5 Warning Signs That a Travel Nursing Pay Package is Too Good to Be True
As a travel nurse, if you see a pay package that seems a little high for the specialty or location, it’s time to do some investigating. The total earnings on an assignment might not be representative of how much you can expect in your weekly paycheck. Here are 5 signs that your compensation package is too good to be true.
1. Your recruiter hasn’t broken down the numbers for you
An assignment’s total package may seem like a lot of money, but it’s important to slow down and examine what you’ll really make before you sign on the dotted line.
- What is the base pay?
- What other rates are included?
- What is the gross pay each week?
- What is the per diem?
Be sure to ask your recruiter to give you a clear picture of what you’ll take home every week.
2. The estimated tax rate is unrealistic
Often times, the tax rate in your pay package offer is just an estimate. This can lead to disappointment come pay day, as many travel nurses complain they make less than they anticipated. Inquire about the exact rate you will be taxed, including any agency taxes that might affect your pay.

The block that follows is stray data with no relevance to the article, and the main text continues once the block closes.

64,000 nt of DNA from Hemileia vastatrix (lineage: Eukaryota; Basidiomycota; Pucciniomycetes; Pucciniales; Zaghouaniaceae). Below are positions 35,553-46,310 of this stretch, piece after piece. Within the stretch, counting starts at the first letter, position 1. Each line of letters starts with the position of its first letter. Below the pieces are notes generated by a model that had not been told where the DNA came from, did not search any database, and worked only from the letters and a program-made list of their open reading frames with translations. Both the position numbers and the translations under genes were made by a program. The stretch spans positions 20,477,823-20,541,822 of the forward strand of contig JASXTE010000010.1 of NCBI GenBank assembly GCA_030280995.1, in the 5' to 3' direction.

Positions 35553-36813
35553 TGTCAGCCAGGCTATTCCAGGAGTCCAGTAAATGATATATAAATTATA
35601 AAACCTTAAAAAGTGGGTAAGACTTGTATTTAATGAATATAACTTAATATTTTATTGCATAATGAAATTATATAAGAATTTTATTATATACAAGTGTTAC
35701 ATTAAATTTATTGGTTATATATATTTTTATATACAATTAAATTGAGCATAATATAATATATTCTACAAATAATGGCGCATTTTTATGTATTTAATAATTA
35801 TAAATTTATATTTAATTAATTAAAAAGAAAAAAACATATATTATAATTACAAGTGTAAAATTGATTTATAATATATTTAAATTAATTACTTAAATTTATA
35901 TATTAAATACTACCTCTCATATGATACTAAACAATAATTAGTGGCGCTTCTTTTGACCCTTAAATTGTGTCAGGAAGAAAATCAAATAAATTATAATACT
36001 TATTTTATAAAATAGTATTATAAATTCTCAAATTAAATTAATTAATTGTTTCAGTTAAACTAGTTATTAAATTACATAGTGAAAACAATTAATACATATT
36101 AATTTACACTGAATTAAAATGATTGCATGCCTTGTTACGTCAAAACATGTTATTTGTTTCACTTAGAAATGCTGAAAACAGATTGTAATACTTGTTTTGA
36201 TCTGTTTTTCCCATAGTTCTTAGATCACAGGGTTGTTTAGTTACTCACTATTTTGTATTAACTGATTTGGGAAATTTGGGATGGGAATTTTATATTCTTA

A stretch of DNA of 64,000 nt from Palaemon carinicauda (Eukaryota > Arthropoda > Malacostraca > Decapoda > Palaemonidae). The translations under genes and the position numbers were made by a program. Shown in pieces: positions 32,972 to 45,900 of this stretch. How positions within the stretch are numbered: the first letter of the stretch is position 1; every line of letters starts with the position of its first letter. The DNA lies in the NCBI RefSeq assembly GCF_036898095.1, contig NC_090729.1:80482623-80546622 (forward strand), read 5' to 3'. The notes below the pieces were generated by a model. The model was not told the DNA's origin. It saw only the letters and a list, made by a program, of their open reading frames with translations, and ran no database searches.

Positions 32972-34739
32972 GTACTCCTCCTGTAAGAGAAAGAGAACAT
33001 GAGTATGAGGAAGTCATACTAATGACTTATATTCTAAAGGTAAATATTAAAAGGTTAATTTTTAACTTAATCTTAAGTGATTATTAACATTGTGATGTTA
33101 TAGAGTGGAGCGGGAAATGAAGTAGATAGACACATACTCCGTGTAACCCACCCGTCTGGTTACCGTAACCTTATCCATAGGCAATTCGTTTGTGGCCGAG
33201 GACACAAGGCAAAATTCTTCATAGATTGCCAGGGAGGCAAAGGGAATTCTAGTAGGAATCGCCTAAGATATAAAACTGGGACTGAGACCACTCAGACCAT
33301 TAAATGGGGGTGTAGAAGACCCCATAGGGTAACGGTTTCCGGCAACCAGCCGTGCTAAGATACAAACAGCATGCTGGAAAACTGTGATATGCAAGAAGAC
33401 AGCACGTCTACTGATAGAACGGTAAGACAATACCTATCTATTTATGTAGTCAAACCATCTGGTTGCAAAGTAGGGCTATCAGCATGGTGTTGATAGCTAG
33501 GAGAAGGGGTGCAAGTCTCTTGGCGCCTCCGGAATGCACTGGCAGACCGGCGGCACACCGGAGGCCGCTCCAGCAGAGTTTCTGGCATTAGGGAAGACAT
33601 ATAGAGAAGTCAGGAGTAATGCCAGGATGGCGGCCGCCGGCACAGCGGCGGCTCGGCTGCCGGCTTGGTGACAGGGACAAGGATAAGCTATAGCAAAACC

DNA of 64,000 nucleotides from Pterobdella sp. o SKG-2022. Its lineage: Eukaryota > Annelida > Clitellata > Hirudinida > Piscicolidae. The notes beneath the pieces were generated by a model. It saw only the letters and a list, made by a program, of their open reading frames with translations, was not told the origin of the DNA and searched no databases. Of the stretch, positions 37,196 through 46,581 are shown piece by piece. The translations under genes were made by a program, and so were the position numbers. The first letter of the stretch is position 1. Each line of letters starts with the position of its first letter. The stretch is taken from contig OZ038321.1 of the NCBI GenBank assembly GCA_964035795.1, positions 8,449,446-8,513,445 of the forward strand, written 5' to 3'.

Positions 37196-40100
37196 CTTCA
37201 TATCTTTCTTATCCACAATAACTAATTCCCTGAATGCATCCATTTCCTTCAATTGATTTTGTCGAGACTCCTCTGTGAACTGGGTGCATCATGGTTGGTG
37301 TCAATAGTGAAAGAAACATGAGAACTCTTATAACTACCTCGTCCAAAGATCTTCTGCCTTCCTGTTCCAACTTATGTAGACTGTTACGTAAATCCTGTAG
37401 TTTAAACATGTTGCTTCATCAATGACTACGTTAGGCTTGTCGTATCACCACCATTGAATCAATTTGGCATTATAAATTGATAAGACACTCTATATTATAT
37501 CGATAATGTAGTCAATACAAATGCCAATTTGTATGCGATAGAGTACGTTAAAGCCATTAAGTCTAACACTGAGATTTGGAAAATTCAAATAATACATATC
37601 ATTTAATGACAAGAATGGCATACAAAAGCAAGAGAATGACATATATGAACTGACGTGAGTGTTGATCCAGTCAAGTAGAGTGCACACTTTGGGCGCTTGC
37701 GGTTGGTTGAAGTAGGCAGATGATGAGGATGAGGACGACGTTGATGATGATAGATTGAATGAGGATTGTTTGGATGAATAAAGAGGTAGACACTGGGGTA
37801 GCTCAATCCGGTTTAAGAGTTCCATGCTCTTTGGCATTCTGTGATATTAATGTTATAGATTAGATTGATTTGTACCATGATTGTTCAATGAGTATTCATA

3. Untaxed income is unlisted or unclear
As a travel nurse, you have more to consider than just your tax rate. You want to make sure you understand how much of your income is untaxed entirely. Is it half of your gross pay or just a quarter? This will make a huge difference in your take-home pay.
4. It’s at a hospital with a reputation
If you’ve been in the game for awhile, you’ve heard stories from other travel nurses about hospitals that don’t treat their travelers well. Perhaps they push you to float into units that you aren’t comfortable staffing, give you a crushing patient load, or pressure you to work shifts outside your contract. If a hospital is really difficult to staff, they may raise their rates to attract travelers. But at what cost? If base rates seem unusually high, be sure to research a hospital’s reputation with fellow travel nurses and with your recruiter.
5. Your contract over-emphasizes the crisis rate, overtime, or on-call requirements
If you’re expected to work overtime, be on-call, or work in a crisis, be sure you know that upfront. You want the pay you expect to be commensurate with the work you’re committing to. A large pay package may be less attractive if you’ll only cash in on it by working much more than you expected.
Looking for more on travel nursing pay? Check out our blog on how to boost your negotiating power as a travel nurse.